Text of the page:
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Friday, December 03, 2010


New Year’s Resolutions: To Fail Big You Have to Dream Even Bigger!

How far into the New Year do you think it will be before you start forgetting about those optimistic resolutions: a month, a couple of days, or even less?  Most of us start crushing them into dust before the January 1st hangover begins to wane. Countless resolutions are probably killed off and buried in a shallow grave before passing out after the party. Let’s face it, most of us haven’t exactly been an inspiration in years past. Maybe we need to reread The Little Engine that Could? Can I download the video on my tablet?  

If you continually fail in keeping your resolutions you shouldn’t worry; you’re a member of the world’s biggest club. Welcome! The smart play is not to make any in the first place. Some people will say that you lack goals but they’re probably sipping on hair-of-the-dog Bloody Marys during the Rose Bowl game after swearing off booze for the year only hours earlier.  People continue making promises to themselves every year because, just like with bad Christmas gifts, it’s the thought that counts.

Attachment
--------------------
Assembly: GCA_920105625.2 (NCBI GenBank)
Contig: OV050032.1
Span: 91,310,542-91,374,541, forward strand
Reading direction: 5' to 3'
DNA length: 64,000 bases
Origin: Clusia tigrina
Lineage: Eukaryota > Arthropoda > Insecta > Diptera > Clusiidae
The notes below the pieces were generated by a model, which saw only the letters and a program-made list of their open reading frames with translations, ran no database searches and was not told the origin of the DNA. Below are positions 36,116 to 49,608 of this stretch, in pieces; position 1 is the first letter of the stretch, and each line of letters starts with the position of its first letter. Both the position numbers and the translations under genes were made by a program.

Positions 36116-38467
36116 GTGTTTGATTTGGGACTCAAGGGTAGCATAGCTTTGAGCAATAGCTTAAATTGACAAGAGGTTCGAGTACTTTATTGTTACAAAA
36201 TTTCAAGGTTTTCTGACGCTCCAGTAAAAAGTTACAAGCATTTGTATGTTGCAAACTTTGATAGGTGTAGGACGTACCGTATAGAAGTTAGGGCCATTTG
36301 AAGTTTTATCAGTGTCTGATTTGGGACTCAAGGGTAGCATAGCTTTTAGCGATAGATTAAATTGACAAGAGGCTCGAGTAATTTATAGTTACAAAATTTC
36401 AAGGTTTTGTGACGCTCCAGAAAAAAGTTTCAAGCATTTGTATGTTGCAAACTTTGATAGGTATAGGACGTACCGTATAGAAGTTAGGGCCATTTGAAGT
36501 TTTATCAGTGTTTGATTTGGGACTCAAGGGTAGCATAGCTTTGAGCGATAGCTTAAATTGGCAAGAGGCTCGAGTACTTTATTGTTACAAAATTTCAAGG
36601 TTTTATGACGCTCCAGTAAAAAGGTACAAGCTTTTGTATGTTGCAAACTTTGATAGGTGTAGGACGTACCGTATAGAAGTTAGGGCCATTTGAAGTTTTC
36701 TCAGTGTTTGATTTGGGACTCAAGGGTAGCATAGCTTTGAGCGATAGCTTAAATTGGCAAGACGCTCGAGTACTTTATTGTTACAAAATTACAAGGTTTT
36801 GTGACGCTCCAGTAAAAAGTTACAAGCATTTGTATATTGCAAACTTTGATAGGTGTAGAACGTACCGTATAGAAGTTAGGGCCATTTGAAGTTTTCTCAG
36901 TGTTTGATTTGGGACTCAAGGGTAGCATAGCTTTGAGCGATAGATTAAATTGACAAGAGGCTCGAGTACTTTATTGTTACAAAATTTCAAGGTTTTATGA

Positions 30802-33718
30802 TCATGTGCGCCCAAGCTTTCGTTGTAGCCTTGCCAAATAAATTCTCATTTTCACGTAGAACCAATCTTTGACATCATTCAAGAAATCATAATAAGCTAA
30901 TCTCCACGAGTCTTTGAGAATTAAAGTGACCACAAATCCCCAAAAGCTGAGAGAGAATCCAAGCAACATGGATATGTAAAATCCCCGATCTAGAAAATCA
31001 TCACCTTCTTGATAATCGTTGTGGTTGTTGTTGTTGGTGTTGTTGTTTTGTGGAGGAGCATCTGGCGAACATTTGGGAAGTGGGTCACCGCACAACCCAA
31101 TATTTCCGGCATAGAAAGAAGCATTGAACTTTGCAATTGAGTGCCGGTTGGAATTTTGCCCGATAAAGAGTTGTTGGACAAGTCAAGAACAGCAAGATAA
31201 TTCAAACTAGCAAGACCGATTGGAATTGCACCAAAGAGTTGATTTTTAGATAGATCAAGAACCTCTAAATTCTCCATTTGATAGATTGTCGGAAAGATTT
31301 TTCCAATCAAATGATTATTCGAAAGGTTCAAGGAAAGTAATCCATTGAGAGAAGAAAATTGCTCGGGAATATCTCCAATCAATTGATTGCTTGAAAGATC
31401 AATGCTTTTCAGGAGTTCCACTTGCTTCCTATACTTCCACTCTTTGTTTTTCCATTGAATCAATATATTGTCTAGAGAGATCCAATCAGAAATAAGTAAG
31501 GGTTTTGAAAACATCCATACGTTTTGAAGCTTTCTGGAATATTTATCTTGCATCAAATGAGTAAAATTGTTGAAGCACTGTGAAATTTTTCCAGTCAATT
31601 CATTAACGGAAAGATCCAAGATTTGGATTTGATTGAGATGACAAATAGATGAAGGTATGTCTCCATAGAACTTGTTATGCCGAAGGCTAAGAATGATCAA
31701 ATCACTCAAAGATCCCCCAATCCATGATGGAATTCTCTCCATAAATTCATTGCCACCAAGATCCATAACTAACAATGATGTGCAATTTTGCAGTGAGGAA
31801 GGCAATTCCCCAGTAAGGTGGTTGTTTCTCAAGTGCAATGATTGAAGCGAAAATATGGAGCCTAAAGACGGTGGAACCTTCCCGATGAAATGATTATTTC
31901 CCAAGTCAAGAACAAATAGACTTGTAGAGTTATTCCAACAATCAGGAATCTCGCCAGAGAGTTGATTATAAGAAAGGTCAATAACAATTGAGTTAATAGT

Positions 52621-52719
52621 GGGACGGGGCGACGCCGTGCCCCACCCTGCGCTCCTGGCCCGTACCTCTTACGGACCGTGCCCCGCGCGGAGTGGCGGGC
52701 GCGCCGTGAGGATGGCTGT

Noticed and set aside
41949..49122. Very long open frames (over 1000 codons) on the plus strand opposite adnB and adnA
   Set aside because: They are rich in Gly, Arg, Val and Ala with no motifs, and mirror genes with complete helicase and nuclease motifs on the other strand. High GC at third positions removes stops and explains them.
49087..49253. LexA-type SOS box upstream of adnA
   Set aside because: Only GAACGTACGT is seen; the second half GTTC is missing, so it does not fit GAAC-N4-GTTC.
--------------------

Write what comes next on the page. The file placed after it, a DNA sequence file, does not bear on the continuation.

Instead of making a lot of small, stupid resolutions that you’ll forget faster than a fat chick’s phone number, you should make incredibly ambitious goals. If you don’t lose the five pounds you were going to shed you’ll look like a total loser, but no one will fault you for not winning the Nobel Prize in physics this year. Better luck next time! Not quitting smoking is just pathetic—not to mention life-threatening—but did anyone really think you would make the U.S. ski team? You were born in Florida, after all.

Resolutions are about 99% bullshit anyway so you may as well make yours 99% more interesting.  By making grand resolutions people will respect you—at least for a while, and that’s better than never. Last year I told people that my resolution was to swim the English Channel. It’s cool when people come up to me at a party and ask, “So, I hear you’re going to swim the Channel. Bravo, dude.” OK, that only happens when I pay one of my friends to say it when I’m talking to someone I’m trying to impress, but still. My answer is always, “I’ve tried a couple of times but the conditions weren’t right. My trainer is a little too cautious.” No one will ever ask you, “So, I hear you’re trying to stop biting your nails this year.”

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